Biofuels are a disaster in the making. Existing legally binding standards, regulations and enforcement mechanisms in the (potential) production countries are absolutely insufficient to prevent the above-mentioned impacts. International demand for biofuels is already surpassing supply in key countries like Malaysia and Brazil, giving an important push to the expansion of destructive crops like oil palm and sugar cane. Initiatives to produce these monocultures “responsibly” are rejected by many NGOs and social movements in the production countries themselves, who have emphasized that the above-mentioned negative social and environmental impacts are inherent to the large-scale production of monocultures.

There is nothing green or sustainable to imported or exported biofuel. Instead of destroying the lands and livelihoods of local communities and Indigenous Peoples in the South through yet another form of colonialism, we call upon Northern countries to recognize their responsibility for destroying the planet’s climate system, to reduce their energy consumption to sustainable levels, to pay the climate debt they have created by failing to do so until now and to dramatically increase investment in solar energy and sustainable wind energy.

We also call upon all governments to develop and effectively enforce environmental and social standards and regulations that ensure that national biofuel production industries do not destroy the livelihoods and ecosystems of Indigenous Peoples and local communities. Corporations should be held strictly liable for any social and environmental damage that has occurred and they should be effectively prosecuted if they do not uphold environmental and labor laws.

Signed (as of 1 Dec 2006):

Global Forest Coalition
Pacific Indigenous Peoples Environment Coalition
Institute of Cultural Affairs, Ghana
Oilwatch
International alliance of Indigenous and Tribal People of the Tropical Forest
World Rainforest Movement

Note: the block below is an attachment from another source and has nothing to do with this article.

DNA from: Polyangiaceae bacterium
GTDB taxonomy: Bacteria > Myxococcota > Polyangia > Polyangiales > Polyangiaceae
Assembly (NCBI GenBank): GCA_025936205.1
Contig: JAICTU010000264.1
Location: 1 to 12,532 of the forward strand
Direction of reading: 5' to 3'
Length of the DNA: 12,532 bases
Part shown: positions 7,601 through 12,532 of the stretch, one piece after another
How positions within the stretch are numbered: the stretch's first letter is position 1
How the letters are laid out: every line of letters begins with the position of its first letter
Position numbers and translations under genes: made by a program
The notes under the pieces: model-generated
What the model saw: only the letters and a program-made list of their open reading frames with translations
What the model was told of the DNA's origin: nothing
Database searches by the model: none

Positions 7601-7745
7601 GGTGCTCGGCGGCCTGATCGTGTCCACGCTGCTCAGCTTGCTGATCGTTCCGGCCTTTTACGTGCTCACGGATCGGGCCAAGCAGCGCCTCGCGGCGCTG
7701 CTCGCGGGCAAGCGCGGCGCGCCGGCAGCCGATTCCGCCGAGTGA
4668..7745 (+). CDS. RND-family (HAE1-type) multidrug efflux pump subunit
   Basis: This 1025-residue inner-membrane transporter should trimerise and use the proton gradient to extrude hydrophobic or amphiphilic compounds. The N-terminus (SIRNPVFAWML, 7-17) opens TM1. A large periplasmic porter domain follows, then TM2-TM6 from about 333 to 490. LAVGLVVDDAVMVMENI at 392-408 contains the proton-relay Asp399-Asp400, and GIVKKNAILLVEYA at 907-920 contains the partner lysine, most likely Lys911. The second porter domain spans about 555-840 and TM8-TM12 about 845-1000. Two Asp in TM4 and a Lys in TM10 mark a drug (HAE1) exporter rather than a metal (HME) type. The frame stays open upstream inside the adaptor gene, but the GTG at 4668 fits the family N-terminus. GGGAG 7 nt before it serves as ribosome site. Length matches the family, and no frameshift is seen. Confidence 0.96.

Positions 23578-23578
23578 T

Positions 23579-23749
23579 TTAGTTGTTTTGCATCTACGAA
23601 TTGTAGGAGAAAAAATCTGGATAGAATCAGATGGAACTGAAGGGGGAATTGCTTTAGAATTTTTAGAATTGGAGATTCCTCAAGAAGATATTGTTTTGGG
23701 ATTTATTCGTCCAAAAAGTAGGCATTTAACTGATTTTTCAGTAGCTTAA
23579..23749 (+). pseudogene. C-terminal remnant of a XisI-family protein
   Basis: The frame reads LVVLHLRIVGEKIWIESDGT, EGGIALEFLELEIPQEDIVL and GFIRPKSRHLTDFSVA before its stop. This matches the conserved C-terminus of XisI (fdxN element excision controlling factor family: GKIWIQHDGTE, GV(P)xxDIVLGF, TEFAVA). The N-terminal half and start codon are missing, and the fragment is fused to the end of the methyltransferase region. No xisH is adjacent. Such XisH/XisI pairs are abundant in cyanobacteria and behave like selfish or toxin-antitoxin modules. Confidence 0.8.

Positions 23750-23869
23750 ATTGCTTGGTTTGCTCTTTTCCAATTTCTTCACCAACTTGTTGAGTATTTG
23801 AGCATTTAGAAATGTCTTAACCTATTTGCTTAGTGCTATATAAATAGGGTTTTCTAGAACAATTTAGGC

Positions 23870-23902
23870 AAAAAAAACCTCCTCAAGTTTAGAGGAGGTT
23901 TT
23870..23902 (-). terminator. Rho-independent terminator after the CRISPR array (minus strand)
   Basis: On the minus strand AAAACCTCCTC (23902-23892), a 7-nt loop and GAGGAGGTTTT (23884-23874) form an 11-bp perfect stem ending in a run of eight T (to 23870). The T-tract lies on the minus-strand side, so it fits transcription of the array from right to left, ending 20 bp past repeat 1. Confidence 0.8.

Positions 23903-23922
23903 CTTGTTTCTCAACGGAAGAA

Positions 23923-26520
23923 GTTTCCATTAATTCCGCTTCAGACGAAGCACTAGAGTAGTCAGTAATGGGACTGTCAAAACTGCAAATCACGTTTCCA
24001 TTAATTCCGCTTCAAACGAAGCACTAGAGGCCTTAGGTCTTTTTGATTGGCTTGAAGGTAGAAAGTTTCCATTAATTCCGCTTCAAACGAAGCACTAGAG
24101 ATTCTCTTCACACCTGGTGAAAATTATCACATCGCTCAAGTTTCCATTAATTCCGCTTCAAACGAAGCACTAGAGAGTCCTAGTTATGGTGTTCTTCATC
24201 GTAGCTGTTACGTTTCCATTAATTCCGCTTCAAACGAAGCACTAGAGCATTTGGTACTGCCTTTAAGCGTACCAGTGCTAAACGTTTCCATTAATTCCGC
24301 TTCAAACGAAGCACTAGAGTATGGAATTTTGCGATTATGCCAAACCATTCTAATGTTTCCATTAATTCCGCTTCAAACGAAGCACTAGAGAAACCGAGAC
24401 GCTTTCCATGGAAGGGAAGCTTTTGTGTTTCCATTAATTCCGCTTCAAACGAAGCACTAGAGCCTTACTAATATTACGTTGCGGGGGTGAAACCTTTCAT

Global Justice Ecology Project
Friends of the Earth-Latin America and the Caribbean
Indigenous Nationalities International centre for development, Nepal
ICTI, Indonesia
Inter-Mountain Peoples’Education and Culture in Thaliand Association, Thailand
Namanga Urban Community Environmental Group, Kenya
Ethnic Minority and Indigenous Rights Organisation of Africa
Indigenous Peoples of Africa Coordinating Committee - East Africa
Prakuyo Community, Tanzania
Consejo Indigena Mesoamericano - CIMA
FOAG/COICA-France
Simba Maasai Outreach Organisation, Kenya
Galesa Environment Conservation Organisation, Kenya
CORE, India
Red America Latina Libre de Transgenicos
Sobrevivencia/Friends of the Earth-Paraguay
CENSAT Agua Viva/Friends of the Earth-Colombia
Friends of the Earth-Western Australia
Groundwork/ Friends of the Earth-South Africa
RAPALMIRA
RAP-AL Colombia
Acción Ecológica, Ecuador
Instituto de Estudios Ecologistas del Tercer Mundo, Ecuador
Fundacion para la Promocion del Conocimiento Indigena, Panama
FASE-ES, Brazil
Ecological Society of the Philippines
Forest Peoples Programme, UK
Asociación Indígena Ambiental, Panama
Worldforests, Scotland
Bhartiya Kissan Union
Robin Wood, Germany
Sarhad Conservation Network, Pakistan
Centre Internationnal d'Etudes Forestières et Environnementales, Cameroon
GM Watch
REDES/ Friends of the Earth-Uruguay
SAM/Friends of the Earth Malaysia.
Onehemisphere, Sweden
WALHI/Friends of the Earth-Indonesia
KEPS/HKCA, Pakistan
Lismore Climate Action Group, Australia
Rainforest Information Centre, Australia
Biowatch, South Africa
Munlochy Vigil, Scotland
Grupo de Reflexion Rural, Argentina
Timberwatch, South Africa
Fundacion Ambiente Total del Chaco, Argentina
Corporate Europe Observatory
Costa Carrera, Chile
Agrarian group of ATTAC in Wuppertal, Germany
Bezirksverband der Grünen Jugend Unterfranken, Germany
AG-Genfrei der Grünen Jugend Bayern, Germany
Climate Change Action Network, Australia
Big Scrub Environment Centre, Australia